The vast majority of mutations that have been observed in lymphomas in Eμ-Myc mice affect the p19Arf (Arf)–Mdm2–p53 pathway (3336). Sustained Myc signaling induces Arf expression, resulting in apoptosis through the inhibition of Mdm2 and stabilization of the p53 tumor suppressor protein (37, 38). Thus, stabilization of p53 during sustained Myc expression provides a built-in mechanism to prevent excessive proliferation (39, 40). The preneoplastic window in Eμ-Myc mice is likely a result of this cell-intrinsic apoptotic program. Indeed, mice expressing the Eμ-Myc transgene on p16Ink4a/p19Arf (Ink4a/Arf), Arf, or p53 heterozygous backgrounds develop lymphomas with significantly faster kinetics (3336). We therefore tested whether NKG2D ligand expression depends on the acquisition of mutations in the Arf–Mdm2–p53 pathway.

First, we found that B cells from preneoplastic Eμ-Myc, Ink4a/Arf −/−, and p53−/− mice do not express Rae-1 (Fig. 3C). In Eμ-Myc;Ink4a/Arf+/− mice, we observed the rapid and synchronous development of B cell lymphomas as previously reported (35, 36). We found that these lymphomas were consistently Rae-1-positive (Fig. 4A Left), suggesting that disruption of the Arf gene in the context of Myc expression can lead to Rae-1 expression. However, Arf has several functions independent of p53 modulation. To further investigate the specific contribution of the p53 pathway in NKG2D ligand expression, we generated Eμ-Myc;p53+/− mice. These mice also rapidly developed aggressive lymphomas that were Rae-1-positive (Fig. 4A Right).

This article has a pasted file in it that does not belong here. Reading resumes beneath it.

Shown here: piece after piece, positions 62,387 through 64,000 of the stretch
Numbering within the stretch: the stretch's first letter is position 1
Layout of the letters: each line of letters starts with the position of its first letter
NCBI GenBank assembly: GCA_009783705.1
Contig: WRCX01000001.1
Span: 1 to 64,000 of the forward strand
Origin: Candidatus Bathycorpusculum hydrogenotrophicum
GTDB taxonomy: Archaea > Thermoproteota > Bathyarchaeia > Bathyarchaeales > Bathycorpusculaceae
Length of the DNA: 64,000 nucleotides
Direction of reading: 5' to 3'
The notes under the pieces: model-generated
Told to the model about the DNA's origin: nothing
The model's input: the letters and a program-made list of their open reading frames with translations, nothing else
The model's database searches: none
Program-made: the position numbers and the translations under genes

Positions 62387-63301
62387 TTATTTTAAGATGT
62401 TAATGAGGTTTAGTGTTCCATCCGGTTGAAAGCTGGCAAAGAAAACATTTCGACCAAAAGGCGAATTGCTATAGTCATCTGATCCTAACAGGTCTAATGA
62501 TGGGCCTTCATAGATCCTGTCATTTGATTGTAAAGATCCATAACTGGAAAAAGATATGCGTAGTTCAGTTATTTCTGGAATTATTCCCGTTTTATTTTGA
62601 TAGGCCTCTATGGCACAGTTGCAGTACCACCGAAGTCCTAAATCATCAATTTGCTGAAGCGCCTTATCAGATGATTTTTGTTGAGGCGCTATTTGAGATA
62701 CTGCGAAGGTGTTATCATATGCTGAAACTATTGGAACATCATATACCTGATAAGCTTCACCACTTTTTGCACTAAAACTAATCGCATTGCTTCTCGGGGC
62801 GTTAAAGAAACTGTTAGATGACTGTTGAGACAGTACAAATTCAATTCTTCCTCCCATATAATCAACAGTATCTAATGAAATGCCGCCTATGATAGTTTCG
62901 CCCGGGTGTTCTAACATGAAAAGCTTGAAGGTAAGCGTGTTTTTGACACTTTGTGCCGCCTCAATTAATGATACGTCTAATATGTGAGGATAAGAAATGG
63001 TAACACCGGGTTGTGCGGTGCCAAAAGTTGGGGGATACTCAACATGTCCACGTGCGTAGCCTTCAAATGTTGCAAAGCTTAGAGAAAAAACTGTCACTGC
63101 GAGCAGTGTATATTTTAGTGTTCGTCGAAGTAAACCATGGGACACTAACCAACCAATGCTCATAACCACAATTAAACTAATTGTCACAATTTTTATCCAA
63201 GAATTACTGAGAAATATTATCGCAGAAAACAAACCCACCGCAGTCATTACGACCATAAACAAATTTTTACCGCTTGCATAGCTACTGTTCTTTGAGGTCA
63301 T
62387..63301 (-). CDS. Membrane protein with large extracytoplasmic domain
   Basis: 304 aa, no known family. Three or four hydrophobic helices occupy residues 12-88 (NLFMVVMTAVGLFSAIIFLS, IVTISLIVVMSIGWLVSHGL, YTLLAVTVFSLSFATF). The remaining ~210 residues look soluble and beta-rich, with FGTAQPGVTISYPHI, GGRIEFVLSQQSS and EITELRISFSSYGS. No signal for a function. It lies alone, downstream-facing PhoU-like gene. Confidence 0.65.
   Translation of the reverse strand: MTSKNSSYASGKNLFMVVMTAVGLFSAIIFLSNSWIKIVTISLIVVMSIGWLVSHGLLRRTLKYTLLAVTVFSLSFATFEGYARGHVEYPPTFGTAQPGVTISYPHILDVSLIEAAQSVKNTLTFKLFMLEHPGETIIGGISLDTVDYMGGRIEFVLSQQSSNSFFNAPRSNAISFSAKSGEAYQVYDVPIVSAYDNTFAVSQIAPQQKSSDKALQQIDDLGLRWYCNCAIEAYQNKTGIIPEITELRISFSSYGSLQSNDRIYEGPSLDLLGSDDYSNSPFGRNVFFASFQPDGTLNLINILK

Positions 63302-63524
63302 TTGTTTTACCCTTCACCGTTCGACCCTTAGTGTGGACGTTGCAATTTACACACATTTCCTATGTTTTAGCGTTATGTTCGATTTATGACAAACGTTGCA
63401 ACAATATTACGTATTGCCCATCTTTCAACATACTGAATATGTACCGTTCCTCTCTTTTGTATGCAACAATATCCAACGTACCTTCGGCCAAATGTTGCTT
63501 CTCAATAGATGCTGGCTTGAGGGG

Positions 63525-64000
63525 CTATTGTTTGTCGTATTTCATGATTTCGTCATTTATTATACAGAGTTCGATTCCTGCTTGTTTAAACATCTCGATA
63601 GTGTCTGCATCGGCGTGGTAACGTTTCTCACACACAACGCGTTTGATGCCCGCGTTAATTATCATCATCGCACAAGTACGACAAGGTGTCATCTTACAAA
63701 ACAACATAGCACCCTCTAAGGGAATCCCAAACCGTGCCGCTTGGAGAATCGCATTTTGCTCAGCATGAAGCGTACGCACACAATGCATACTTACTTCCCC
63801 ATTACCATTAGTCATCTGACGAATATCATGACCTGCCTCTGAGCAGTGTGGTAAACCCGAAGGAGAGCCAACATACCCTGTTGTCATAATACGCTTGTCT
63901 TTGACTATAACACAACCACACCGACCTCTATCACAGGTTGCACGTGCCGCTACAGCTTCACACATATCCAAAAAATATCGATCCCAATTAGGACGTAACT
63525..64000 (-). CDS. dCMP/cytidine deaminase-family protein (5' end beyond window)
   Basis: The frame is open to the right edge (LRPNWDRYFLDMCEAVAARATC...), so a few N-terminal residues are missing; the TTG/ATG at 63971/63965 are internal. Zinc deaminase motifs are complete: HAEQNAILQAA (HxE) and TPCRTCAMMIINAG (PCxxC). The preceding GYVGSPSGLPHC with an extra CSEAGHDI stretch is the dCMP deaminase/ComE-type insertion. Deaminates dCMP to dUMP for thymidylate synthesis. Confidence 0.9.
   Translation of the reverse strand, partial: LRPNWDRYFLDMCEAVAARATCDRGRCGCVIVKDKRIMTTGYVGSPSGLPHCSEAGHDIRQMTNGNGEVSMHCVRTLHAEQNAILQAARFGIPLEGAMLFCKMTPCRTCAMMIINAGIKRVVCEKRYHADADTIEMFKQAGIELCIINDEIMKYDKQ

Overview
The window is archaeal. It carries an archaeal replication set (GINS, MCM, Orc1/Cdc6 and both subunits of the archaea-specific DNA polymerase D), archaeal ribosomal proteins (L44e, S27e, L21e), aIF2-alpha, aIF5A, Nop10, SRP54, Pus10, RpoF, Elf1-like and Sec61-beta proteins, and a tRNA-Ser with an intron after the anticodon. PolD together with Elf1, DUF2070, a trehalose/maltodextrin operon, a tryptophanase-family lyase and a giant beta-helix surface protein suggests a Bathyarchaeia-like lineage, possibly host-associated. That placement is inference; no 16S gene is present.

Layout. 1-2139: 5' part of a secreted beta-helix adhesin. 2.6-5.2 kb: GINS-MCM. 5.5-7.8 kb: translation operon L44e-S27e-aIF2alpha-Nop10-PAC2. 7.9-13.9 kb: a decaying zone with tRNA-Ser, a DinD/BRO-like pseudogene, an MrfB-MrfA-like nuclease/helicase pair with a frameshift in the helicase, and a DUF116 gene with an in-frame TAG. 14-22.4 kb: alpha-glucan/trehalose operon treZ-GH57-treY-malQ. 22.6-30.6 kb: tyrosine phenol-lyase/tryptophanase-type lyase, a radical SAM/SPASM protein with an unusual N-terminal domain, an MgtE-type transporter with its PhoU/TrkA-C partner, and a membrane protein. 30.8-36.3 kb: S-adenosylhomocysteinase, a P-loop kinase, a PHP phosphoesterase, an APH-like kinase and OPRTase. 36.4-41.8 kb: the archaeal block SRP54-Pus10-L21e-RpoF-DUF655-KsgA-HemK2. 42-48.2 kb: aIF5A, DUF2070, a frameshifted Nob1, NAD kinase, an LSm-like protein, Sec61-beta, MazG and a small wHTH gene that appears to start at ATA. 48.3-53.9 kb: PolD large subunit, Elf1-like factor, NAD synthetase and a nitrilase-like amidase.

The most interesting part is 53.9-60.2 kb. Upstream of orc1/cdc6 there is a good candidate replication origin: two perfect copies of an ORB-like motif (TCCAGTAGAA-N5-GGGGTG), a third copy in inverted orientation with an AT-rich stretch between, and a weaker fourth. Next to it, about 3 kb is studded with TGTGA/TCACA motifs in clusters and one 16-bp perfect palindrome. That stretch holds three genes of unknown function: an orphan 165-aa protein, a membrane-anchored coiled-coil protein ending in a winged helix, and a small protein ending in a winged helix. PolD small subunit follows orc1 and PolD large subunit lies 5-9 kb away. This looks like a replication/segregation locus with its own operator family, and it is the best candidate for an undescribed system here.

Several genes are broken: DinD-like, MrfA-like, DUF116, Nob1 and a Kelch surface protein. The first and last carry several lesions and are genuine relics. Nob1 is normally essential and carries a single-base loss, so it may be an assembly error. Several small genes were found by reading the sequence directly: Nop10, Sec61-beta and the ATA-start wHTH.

Fig. 4.
Genetic requirements for NKG2D ligand induction. (A) Staining of lymphomas derived from the indicated genotypes as in Fig. 1A. (B) Staining of lymphoma (Eμ-Myc;Ink4a/Arf+/− 17) and PCR of genomic DNA from lymph node cells derived from ...

The Ink4a/Arf and p53 tumor suppressor genes in these animals are initially heterozygous. However, these loci undergo loss of heterozygosity (LOH) during the course of lymphomagenesis, underscoring the importance of the p53 pathway in preventing Myc-induced transformation (33, 35, 36). We tested whether LOH at the Ink4a/Arf locus has occurred in the Eμ-Myc;Ink4a/Arf+/− lymphomas, which, as mentioned above, are Rae-1-positive. In Ink4a/Arf−/− mice, exons 2 and 3 are disrupted, preventing expression of both gene products (41). However, it has been established that mutations in Arf, not Ink4a, play a major role in Eμ-Myc lymphomagenesis (33, 36). For further analyses, we chose to monitor this locus, rather than p53, because the analysis of LOH at Arf is well established (42). We found that in these Rae-1-positive cells, LOH occurred at the Arf locus (Fig. 4B) as previously demonstrated in late-stage lymphomas (33, 35, 36).